# Wet cure brining question

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#### johnnyb54

##### Meat Mopper
Original poster
I’m planning on making pastrami out of a full 18lb. Prime brisket. In order to cure/brine the brisket I have to put it in a Cambro with 3 1/2 gallons of water to keep it covered. From what I’ve read and understand I add the total amount of water weight 3 1/2 gal. = 8.345 x 3.5 for a total water weight of 29.2lbs. Add the the weight of the brisket 18 + 29.2 water = 47.2lbs. Using digging dog farm curing calculator (http://www.diggingdogfarm.com/page2.html) I assume I would input 21409.448 grams (47.2lbs) into the weight of meat field for the proper amount of cure, salt and sugar. I also plan to scale up the amount of seasonings to the total weight of 47.2lbs and cure for 10-14 days (I plan to inject the point with the cure/brine mixture). Is this correct, am I way off field, is there a easier way or am I missing something? Thanks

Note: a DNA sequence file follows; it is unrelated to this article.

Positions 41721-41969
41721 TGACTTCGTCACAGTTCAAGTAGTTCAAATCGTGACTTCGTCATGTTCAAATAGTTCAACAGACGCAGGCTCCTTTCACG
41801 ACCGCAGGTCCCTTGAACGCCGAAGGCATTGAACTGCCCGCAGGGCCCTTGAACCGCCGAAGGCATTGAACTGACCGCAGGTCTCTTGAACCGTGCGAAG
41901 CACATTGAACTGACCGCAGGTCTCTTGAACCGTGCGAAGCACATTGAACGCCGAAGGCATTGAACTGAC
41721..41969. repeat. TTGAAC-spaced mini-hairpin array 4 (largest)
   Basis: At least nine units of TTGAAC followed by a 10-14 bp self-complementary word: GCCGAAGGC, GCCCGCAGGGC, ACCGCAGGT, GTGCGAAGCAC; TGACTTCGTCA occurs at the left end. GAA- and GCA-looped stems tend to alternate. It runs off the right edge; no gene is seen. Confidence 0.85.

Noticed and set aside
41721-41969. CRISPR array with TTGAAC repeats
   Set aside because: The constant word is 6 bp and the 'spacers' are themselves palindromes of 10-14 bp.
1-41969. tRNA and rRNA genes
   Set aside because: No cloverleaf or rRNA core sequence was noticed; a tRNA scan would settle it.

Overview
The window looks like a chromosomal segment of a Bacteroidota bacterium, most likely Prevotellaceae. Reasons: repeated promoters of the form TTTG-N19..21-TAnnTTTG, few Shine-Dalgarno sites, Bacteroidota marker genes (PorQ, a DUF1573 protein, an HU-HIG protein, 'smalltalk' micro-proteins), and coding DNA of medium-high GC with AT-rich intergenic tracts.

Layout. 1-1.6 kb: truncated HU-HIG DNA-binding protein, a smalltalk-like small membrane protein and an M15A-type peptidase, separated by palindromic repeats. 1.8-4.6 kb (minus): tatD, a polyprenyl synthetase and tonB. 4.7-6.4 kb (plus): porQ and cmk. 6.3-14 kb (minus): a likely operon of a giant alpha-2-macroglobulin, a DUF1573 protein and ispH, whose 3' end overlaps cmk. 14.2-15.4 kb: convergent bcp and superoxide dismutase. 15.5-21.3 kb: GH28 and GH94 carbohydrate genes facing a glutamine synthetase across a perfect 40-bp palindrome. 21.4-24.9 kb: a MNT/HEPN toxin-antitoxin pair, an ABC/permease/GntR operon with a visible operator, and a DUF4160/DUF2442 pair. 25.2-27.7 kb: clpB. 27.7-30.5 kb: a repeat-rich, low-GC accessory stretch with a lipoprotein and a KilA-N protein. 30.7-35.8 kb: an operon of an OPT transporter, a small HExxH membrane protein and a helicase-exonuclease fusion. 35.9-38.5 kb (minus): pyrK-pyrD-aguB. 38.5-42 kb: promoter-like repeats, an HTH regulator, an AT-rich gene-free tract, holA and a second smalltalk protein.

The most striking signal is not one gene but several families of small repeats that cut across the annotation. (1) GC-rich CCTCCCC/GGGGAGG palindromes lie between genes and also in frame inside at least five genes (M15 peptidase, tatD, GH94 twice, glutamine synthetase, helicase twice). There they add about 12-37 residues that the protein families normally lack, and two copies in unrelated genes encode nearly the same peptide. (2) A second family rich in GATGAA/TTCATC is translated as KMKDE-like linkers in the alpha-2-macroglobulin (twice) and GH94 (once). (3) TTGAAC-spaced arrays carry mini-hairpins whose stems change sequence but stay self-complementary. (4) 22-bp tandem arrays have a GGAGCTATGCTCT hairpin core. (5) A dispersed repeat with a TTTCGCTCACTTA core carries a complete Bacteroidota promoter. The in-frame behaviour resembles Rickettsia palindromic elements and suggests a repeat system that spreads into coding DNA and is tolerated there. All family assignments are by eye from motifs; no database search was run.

Looks good to me. You understand perfectly the equilibrium brine method. Injecting the point is a good plan. Also be sure to roll the brisket over or stir up the brine every couple days just to keep the brine mixed well. What temp is your fridge running?

johnnyb54
I’m planning on making pastrami out of a full 18lb. Prime brisket. In order to cure/brine the brisket I have to put it in a Cambro with 3 1/2 gallons of water to keep it covered. From what I’ve read and understand I add the total amount of water weight 3 1/2 gal. = 8.345 x 3.5 for a total water weight of 29.2lbs. Add the the weight of the brisket 18 + 29.2 water = 47.2lbs. Using digging dog farm curing calculator (http://www.diggingdogfarm.com/page2.html) I assume I would input 21409.448 grams (47.2lbs) into the weight of meat field for the proper amount of cure, salt and sugar. I also plan to scale up the amount of seasonings to the total weight of 47.2lbs and cure for 10-14 days (I plan to inject the point with the cure/brine mixture). Is this correct, am I way off field, is there a easier way or am I missing something? Thanks

Yes, your method looks sound. I use the equilibrium method to do most of my meat curing. Just a thought for you. Why are you using 3.5 gallons of water for your pickling brine?